Identity Development Among Racially Diverse Transgender and Similarly Gender Nonconforming LGB Youth
thesisposted on 09.12.2012 by Laura E. Kuper
In order to distinguish essays and pre-prints from academic theses, we have a separate category. These are often much longer text based documents than a paper.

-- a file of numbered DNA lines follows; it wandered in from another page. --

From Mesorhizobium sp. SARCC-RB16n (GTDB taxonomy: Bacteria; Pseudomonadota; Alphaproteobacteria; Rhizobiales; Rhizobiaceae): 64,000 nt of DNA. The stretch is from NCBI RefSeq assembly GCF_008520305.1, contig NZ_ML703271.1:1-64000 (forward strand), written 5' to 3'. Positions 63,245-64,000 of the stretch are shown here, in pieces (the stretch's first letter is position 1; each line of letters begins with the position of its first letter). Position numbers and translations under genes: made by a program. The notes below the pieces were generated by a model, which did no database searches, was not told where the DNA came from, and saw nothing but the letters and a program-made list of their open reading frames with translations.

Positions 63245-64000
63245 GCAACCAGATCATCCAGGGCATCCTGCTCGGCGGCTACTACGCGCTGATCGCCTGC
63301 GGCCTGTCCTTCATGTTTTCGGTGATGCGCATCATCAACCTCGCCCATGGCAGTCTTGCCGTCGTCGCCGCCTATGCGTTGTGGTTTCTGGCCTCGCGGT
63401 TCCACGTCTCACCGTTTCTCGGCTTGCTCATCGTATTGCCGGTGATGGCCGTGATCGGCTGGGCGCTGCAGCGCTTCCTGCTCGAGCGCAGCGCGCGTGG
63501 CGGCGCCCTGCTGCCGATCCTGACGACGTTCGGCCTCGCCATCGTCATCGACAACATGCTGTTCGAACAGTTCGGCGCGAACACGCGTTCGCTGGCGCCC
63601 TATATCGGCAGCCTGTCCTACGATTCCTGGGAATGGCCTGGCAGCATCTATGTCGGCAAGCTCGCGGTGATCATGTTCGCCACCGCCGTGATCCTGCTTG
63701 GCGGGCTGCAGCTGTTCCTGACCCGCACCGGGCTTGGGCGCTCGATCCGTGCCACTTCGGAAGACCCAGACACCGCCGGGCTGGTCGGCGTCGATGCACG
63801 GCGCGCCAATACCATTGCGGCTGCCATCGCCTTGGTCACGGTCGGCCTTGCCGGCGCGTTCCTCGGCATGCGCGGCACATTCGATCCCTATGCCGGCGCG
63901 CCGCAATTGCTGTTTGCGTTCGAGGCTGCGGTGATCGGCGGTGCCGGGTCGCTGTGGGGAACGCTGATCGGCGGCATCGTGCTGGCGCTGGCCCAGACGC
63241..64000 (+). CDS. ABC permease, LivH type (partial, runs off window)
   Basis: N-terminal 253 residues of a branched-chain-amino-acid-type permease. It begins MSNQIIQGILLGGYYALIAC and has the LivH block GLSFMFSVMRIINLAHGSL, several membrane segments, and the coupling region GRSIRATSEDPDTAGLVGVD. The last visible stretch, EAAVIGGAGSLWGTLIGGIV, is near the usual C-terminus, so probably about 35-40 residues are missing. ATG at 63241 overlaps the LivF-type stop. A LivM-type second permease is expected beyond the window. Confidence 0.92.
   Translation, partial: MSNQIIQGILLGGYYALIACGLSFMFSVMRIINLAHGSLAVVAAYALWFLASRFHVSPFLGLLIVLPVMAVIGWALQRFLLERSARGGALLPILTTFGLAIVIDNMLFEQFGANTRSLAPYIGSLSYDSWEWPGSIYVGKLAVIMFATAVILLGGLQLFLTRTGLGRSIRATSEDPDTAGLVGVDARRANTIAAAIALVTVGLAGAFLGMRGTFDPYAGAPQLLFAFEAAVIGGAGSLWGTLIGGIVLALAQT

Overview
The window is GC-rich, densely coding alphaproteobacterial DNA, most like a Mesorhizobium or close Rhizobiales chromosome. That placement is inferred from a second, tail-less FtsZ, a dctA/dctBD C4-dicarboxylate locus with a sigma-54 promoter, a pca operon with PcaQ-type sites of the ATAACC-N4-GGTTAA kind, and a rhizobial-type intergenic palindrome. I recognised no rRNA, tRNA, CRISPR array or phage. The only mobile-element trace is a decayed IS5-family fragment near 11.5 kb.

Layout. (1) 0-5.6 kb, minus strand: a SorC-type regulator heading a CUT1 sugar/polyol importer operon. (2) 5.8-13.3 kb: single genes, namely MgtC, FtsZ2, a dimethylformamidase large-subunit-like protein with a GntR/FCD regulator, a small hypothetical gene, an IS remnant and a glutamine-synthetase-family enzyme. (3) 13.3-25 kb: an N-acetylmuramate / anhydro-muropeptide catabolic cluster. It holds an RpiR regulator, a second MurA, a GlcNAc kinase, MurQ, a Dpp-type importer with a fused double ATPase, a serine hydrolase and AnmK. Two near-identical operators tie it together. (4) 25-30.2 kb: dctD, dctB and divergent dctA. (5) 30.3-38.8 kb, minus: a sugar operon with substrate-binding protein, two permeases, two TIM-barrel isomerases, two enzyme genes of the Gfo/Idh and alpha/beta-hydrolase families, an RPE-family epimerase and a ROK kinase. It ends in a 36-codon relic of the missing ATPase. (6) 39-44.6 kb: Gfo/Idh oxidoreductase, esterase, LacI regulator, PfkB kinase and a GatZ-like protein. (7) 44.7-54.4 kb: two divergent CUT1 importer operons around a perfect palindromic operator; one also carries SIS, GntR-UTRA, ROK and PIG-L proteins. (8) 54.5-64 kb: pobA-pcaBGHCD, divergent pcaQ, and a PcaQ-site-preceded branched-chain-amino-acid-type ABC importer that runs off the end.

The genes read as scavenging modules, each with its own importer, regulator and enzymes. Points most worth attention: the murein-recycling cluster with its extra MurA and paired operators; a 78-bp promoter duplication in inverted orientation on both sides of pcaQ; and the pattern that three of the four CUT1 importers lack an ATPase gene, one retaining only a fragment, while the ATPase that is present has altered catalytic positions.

Several distinct yet overlapping literatures have contributed to understanding the trajectories of gender nonconforming children. However, these often fail to adequately distinguish the experiences of those who share similar experiences of childhood gender nonconformity, but come to self-identify in various ways. To address this gap, transgender identifying youth were matched with non-transgender identifying youth of similar levels of childhood gender nonconformity (N=20, ages 19 to 23, 75% racial/ethnic minority), and developmental semi-structured interviews were conducted. Qualitative data analysis was guided by an ecological framework, which identified the characteristics of the youth’s self-understandings (identity, physical self, self presentation, interests/activities, attractions/behavior) and the settings (e.g., school, family, community centers, media) that they interactively negotiated throughout development. Focus on the self codes revealed multiple related, distinct, and interactive dimensions of gender and sexuality, which also changed over time. These dimensions will be discussed, along with the similarities and differences found across birth sex (male, female) and current gender identity (transgender, primarily non-transgender). Overall, results highlight the complexity and diversity of experience within the transgender umbrella. They also reinforce the importance of youth’s exposure to a range of ways of making meaning of one’s gender and sexual orientation related experiences, and support a move away from disorder based models of gender variance to those that focus on the supportiveness of the context.